This approach might be termed ‘procedural neutrality’ Like all other reputable academic subjects, however, ASR recognizes that any claim to procedural, or ethical, neutrality faces a serious challenge in the postmodern context. Gender studies and post-colonial theory in particular reveal that there is no truly neutral critique and all scholarship is contextual and politically engaged. However, recognizing that one cannot be entirely impartial is not a licence to act in an arbitrary manner, for example by prioritizing the study of one’s own religion over others, or viewing all developments through a religious lens of one’s own, as theologies aim to do. On the contrary, scholars within the academic study of religions pursue a vigilant, reflexive and dialogical approach to research, recognizing the position of the academic researcher and factoring this in to the debate. In historical and textual studies of past religious events this means, amongst other things, representing forgotten, marginalised and suppressed voices as scrupulously as dominant voices. In the study of contemporary living religions, ASR scholars engaged in fieldwork seek to communicate and interact with the communities they are researching and to maintain an acute awareness of the power the scholar holds as the producer of representations and narratives about religions. One of the major strands in the academic study of religions is the constant and lively global debate about the strengths and weaknesses of different theories, concepts and methodologies employed in the study of religions.

Why is the academic study of religions important?

As a glance at any newscast or history book will reveal, religions are numerous and they exist across the globe. Religions are socially, culturally, economically and politically important, whether one likes them or not. Even locally, the decline of the Catholic church in Ireland coupled with the rise in human rights awareness means that other religious (and anti-religious) actors and institutions are becoming increasingly visible, demanding and influential, raising fundamental questions about the state’s provision for religious rights. Knowledge and understanding of religions in Ireland has however lagged a long way behind (a) the changing demographics in the Republic and (b) the need to prepare Irish students for careers in a multireligious and globalised world. As ISASR’s President Patrick Claffey succinctly put it at the 2012 conference, theologians are no doubt experts in what they do, but this (the academic study of religions) ‘is not their gig’.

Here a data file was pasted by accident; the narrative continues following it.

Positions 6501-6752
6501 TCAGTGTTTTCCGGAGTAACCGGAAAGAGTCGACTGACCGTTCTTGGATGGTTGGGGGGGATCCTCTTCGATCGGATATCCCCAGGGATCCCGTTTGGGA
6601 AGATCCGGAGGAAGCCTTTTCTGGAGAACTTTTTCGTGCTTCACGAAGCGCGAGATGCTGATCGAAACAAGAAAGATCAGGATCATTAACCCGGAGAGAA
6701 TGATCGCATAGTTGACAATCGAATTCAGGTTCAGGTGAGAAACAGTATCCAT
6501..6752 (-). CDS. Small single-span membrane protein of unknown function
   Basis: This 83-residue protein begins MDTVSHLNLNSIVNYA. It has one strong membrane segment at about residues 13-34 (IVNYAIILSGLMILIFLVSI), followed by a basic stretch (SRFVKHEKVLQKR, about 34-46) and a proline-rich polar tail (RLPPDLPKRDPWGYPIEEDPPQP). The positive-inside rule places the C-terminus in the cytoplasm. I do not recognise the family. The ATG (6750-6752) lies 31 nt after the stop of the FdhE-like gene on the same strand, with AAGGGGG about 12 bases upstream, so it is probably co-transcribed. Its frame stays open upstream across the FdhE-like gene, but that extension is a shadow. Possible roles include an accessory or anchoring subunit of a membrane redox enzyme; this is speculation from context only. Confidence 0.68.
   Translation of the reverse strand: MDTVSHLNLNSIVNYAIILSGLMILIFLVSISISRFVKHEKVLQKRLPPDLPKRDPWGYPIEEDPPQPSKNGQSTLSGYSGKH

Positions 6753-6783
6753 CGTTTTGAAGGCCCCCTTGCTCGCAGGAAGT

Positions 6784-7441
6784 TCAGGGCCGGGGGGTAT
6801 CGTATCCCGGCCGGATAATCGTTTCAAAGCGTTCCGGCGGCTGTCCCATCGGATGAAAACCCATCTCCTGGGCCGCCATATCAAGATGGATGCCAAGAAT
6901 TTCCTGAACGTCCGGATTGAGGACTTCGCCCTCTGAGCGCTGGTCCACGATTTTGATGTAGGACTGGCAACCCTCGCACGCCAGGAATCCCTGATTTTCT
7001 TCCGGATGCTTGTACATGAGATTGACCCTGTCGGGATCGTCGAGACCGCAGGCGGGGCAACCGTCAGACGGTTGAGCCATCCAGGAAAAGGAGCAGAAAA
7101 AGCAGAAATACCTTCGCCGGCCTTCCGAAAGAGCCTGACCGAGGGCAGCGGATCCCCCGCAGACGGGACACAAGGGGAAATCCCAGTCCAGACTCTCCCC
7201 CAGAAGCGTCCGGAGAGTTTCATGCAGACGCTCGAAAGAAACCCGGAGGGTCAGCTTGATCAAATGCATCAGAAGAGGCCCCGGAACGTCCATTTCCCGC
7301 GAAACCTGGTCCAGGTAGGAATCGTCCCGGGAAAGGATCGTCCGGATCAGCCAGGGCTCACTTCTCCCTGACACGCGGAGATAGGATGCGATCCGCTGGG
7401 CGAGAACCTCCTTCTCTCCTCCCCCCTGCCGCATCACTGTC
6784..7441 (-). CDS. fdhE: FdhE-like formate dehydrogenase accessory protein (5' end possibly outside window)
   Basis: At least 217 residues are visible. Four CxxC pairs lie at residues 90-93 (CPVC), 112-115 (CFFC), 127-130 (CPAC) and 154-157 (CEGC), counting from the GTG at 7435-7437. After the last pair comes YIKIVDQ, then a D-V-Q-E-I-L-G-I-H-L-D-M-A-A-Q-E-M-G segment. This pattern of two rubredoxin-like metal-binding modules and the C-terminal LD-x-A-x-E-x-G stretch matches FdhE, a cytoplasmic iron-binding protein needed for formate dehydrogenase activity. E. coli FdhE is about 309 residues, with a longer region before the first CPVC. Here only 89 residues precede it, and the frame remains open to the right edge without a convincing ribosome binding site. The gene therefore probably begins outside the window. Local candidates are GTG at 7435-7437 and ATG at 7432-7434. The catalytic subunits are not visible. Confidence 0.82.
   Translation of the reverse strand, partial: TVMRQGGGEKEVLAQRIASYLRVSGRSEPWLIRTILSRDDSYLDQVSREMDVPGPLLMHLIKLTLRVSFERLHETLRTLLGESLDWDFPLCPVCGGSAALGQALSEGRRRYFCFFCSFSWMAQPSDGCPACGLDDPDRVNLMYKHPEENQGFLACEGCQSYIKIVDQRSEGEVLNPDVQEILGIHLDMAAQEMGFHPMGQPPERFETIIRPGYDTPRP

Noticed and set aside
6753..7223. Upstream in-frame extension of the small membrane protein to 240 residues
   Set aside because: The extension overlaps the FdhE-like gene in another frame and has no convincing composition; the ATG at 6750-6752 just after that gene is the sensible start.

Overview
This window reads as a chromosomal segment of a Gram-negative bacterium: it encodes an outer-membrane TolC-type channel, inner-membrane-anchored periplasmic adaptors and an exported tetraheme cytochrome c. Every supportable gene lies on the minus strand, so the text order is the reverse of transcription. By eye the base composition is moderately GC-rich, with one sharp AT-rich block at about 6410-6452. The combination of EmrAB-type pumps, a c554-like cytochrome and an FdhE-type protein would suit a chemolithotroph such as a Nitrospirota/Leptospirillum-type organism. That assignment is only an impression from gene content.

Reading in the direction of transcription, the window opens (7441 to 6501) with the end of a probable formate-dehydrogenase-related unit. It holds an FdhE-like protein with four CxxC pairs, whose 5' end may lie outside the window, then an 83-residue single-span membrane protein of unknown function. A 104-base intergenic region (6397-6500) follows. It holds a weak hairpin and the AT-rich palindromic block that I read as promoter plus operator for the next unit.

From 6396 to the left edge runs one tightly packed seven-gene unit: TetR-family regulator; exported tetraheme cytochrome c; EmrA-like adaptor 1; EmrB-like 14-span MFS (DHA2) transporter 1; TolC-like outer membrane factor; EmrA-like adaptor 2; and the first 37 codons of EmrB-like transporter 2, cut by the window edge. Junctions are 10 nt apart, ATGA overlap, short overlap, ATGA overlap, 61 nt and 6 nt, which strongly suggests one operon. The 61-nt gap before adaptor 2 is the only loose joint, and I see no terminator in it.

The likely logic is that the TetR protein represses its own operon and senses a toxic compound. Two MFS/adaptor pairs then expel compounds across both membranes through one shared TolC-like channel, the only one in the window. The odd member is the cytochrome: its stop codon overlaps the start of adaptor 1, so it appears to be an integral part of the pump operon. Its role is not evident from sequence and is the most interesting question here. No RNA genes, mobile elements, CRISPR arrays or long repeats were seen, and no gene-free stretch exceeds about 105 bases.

ASR is important for understanding religions in just the same way that other reputable cross-cultural academic disciplines or interdisciplinary areas such as international politics, social history or the study of literature etc., are important in their respective fields; without these specialised fields of study, important and constantly changing areas of life would remain persistently unstudied and misunderstood. Like these other subjects, ASR promotes rigorous, detailed, thoughtful, critical and openended enquiry; in the case of ASR into the complex and ever-changing field of religions. Scholars of ASR work to exactly the same academic standards, and with the same concern for theoretical refinement, sound evidence and persuasive argument, as academics in any related field of empirical enquiry in the human and social sciences. ASR produces valuable, reliable and empirically verifiable findings and teaches methods of inquiry and ways of thinking about religions which enable students and others to understand religious diversity and negotiate meaning in today’s complex world.

Last but by no means least, ASR acquires a particular importance in contexts, such as Ireland, where religious (or anti-religious) interests seek to limit open-ended, critical enquiry into religious topics, for example by incorporating a religious test into the process of teaching, learning, research and curriculum approval. In such contexts, ASR provides the only forum – and an extremely valuable forum – in which the study of religions can be pursued with academic integrity, and independently of vested religious or anti-religious interests.

Cork, June 2012